Panel rejects closing write-in ‘loophole'

(Copyright 2017 CNN)

TALLAHASSEE, Fla. – The Florida Constitution Revision Commission on Monday turned down a proposal that would have ended what has become known as the write-in “loophole” in primary elections.

The commission, in its final decision on proposed constitutional amendments for the November ballot, came up three votes short of approving the primary-election change.

The issue, which drew heavy debate, stemmed from a 1998 constitutional amendment that was designed to open primary elections to all voters, regardless of party affiliation, when all of the candidates in races are from the same party.

But primaries become closed --- available only to voters who are in the parties of the candidates -- when write-ins sign up for the races.

Critics have long argued that this write-in “loophole” has become a ploy for Republican and Democratic operatives to find non-viable candidates who they can use to close primaries.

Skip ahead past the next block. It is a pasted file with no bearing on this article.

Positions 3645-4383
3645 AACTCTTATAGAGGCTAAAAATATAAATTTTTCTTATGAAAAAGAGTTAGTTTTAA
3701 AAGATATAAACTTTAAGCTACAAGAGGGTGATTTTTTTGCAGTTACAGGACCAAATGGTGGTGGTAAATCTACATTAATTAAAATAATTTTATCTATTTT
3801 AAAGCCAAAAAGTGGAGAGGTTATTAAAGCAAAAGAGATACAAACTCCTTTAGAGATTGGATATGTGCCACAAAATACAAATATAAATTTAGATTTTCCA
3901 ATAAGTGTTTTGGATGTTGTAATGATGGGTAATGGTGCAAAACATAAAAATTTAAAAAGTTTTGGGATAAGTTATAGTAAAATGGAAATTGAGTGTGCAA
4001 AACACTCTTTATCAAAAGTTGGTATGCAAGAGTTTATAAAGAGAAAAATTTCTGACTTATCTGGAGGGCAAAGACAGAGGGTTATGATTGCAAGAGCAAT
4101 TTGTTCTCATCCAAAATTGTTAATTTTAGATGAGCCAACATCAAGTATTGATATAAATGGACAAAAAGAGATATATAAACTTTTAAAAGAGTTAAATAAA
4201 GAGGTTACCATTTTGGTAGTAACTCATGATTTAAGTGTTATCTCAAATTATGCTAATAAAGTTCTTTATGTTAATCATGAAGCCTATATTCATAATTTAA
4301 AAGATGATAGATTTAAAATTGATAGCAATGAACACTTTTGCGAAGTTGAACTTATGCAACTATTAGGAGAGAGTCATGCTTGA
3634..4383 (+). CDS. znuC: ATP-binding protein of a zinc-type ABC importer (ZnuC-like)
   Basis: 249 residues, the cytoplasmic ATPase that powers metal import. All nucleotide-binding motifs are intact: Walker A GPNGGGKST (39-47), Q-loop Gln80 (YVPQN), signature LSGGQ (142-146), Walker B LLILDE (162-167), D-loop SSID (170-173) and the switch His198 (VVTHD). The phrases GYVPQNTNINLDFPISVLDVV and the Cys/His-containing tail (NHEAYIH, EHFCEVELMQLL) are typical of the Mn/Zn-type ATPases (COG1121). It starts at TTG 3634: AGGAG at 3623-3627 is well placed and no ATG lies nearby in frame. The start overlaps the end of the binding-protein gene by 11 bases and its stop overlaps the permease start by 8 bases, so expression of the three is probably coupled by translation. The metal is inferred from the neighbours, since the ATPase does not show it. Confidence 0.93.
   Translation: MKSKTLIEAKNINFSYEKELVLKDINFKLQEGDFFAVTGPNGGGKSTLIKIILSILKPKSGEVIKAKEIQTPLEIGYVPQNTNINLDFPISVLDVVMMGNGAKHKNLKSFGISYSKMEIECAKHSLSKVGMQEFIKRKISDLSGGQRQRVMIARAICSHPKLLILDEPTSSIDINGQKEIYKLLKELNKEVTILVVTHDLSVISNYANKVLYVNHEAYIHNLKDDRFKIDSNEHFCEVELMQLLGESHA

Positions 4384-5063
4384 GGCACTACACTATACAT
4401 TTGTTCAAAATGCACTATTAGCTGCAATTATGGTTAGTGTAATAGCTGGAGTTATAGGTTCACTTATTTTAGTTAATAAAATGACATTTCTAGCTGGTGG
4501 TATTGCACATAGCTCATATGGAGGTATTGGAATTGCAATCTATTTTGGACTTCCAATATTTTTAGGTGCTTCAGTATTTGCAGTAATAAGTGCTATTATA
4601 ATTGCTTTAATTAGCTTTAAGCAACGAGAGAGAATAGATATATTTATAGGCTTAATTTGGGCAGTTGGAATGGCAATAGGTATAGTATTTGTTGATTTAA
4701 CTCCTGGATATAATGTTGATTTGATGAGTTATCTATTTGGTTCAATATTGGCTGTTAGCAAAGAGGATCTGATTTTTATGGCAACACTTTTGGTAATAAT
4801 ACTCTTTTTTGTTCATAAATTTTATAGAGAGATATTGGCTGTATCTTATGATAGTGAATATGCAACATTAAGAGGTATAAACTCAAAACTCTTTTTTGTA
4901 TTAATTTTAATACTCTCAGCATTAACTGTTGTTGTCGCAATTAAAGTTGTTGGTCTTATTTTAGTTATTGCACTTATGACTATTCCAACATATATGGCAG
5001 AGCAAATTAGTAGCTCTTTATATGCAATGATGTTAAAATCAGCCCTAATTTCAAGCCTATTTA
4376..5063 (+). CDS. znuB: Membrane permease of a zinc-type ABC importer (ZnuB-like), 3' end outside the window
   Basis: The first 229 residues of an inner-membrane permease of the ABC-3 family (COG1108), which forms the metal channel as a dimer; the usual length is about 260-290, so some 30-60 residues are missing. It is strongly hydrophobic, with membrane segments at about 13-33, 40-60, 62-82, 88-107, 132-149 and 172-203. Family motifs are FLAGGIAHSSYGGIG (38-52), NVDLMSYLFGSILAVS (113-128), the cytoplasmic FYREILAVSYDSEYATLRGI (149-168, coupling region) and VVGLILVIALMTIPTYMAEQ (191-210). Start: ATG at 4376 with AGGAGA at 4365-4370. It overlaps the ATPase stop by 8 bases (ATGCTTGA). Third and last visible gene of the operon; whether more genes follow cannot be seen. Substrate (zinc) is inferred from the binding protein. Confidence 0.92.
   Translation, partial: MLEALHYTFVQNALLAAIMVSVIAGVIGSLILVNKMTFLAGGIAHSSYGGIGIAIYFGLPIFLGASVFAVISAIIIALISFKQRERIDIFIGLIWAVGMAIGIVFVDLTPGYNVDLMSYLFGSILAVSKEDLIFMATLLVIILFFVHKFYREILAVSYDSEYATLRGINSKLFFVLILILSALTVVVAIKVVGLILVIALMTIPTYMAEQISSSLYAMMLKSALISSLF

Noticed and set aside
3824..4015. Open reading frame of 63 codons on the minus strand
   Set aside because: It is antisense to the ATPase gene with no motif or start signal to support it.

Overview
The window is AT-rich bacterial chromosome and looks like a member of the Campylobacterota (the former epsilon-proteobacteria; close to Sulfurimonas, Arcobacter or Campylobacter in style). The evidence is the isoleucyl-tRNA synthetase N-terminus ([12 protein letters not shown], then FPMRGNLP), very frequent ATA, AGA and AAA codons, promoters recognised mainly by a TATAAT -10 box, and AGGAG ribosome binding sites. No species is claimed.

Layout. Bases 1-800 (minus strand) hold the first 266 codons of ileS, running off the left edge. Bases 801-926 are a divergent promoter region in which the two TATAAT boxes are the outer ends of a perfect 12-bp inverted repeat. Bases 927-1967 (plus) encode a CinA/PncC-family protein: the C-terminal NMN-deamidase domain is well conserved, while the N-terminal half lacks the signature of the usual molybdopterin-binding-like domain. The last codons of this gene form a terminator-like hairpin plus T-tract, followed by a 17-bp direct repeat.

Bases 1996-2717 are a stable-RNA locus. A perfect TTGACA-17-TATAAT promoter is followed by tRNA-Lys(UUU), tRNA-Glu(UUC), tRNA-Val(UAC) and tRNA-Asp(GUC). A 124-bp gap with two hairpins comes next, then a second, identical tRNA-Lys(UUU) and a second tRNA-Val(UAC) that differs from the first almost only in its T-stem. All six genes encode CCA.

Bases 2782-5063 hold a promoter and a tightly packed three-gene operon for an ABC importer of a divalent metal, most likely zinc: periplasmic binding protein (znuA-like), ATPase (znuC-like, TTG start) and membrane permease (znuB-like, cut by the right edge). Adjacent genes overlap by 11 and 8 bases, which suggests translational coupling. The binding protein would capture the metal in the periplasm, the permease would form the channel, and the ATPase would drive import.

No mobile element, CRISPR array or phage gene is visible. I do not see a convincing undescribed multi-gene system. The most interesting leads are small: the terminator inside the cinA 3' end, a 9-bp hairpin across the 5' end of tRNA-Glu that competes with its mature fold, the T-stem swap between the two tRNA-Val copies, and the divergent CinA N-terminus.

Commission member Lisa Carlton on Monday called the use of write-ins a “sham” and said it went against the intent of the 1998 constitutional amendment.

“We have created paper candidates that emerge from the shadows and sign a piece of paper” to become write-ins and close primaries, said Carlton, a former Republican state senator.

But some commission members, including Tom Grady, a former Republican House member, and Arthenia Joyner, a former Democratic senator, argued against changing the current system.

Grady said, for example, that the Legislature could change the system if it chooses.

“I don’t see the loophole, and I don’t see the need for a constitutional fix here,” Grady said.

The 37-member commission’s rules required approval from 22 members to place proposed constitutional amendments on the Nov. 6 ballot.

The proposal to close the “loophole” received 19 votes, while being opposed by 17 members.